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Hotel, restaurant owners help form Hotel Security District to address safety issues in downtown Portland

The effort is a response to recent challenges in downtown Portland around increased drug use and crime.

PORTLAND, Ore. — For many who work in downtown Portland, every day feels like a tale of two cities: hotel guests and special occasions flanked by a world of hurt.

"We notice around 7 p.m. in the evening, we start getting more of a gathering of individuals that are buying, selling and using drugs," said Gillian Duff, general manager of El Gaucho at the Benson Hotel at 309 Southwest Broadway.

Duff said she wants her employees and guests to feel safe in and outside of the restaurant both day and night.

"It is more and more critical by the day," Duff said. "We can't lose any more time in building back Portland to what it has been in the past."

It's a message echoed by dozens of other hotels and restaurant executives. In July, they gathered at the Nines Hotel for a Hotel & Restaurant Safety Summit

"With the fentanyl crisis and with organized drug activity downtown, the call from our hoteliers has been very clear: we need more help," said Mark Wells, executive director of Downtown Portland Clean & Safe.

Wells said some of that help may come in the form of increased Clean & Safe patrols in downtown's hospitality core.

"We're out there to ask for voluntary compliance, to triage situations, provide medical care," Wells said. "We've [administered Narcan] to over 75 people in the last year, that's over 75 lives that Clean & Safe have saved, so we're kind of serving as a triage or eyes and ears for the police."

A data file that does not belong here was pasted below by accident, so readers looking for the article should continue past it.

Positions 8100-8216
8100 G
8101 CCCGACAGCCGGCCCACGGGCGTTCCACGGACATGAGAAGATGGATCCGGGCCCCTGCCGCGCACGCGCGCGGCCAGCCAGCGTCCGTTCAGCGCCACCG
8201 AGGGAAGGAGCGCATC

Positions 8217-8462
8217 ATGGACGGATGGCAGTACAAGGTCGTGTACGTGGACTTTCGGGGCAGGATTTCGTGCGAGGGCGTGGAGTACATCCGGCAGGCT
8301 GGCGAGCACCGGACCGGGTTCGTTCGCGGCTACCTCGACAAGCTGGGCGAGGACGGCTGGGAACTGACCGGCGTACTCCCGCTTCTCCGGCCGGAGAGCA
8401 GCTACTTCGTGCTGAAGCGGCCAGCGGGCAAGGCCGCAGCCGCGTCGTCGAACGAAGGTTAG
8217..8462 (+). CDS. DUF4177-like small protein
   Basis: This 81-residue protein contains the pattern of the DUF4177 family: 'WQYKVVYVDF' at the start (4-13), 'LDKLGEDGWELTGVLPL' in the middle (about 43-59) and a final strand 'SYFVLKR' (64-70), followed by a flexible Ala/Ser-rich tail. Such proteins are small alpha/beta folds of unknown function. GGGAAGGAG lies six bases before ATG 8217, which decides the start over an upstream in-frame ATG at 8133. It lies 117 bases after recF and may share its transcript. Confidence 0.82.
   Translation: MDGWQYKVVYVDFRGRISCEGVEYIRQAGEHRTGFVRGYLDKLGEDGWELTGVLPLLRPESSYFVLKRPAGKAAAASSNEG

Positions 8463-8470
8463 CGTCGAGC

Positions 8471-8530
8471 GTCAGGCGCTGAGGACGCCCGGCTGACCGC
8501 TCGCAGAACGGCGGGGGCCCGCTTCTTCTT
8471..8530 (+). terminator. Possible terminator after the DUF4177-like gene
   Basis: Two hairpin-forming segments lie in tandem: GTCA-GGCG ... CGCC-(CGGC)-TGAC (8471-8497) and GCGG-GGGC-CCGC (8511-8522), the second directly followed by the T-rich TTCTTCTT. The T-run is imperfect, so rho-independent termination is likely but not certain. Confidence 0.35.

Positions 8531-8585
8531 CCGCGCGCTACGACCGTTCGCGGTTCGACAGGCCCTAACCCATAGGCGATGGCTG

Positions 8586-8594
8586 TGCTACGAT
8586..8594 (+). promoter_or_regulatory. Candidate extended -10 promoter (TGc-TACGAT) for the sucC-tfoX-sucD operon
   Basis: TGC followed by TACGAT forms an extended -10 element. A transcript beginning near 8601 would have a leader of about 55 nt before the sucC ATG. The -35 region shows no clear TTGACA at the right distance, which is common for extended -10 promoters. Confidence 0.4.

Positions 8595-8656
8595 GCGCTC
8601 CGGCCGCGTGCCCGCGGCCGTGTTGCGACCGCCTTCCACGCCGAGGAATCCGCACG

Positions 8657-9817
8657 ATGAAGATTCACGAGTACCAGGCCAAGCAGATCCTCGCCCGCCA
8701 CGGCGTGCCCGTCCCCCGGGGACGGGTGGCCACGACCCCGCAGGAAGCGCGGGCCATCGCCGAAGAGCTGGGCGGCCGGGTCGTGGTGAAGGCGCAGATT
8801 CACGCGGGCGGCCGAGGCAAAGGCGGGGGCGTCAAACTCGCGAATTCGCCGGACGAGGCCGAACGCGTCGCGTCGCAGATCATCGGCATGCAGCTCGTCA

Wells said Clean & Safe wants to add 14 to 15 public safety coordinators to double staff at night and on weekends. So far, $1 million in pledged funding would come from a combination of state, city, county, TriMet and private dollars. If all the pledged funding goes through, Wells said it should cover six months of increased Clean & Safe patrols. At the end of that time period, business leaders plan to meet again and consider what worked, what didn't and where to go from there.

"Once we know the money's coming, we can staff it up," said Wells, adding that the timeline "would be a matter of weeks, not months."

The formation of a downtown Hotel Security District was welcome news to The Oregon Restaurant & Lodging Association (ORLA). Greg Astley, director of government affairs with ORLA said the organization was pleased to partner with Downtown Portland Clean & Safe and the City of Portland for the recent Hotel & Restaurant Safety Summit.

"We applaud the Portland Metro Chamber for bringing numerous partners together to make this a reality," Astley said. "It's critical to the success of this effort that all stakeholders are part of the conversation to help solve the issues plaguing the city."

Wells said police will still handle violent crimes in progress. For that reason, some working downtown have questioned if more Clean & Safe patrols will really deter criminals. From Duff's perspective, she said she does see a difference and knowing stakeholders are backing the effort just fuels her resolve.

"Having their patrols increased is nothing but wonderful for us," Duff said. "I have worked and lived in downtown Portland for most of my life. I'm very optimistic. To me there is no other option."

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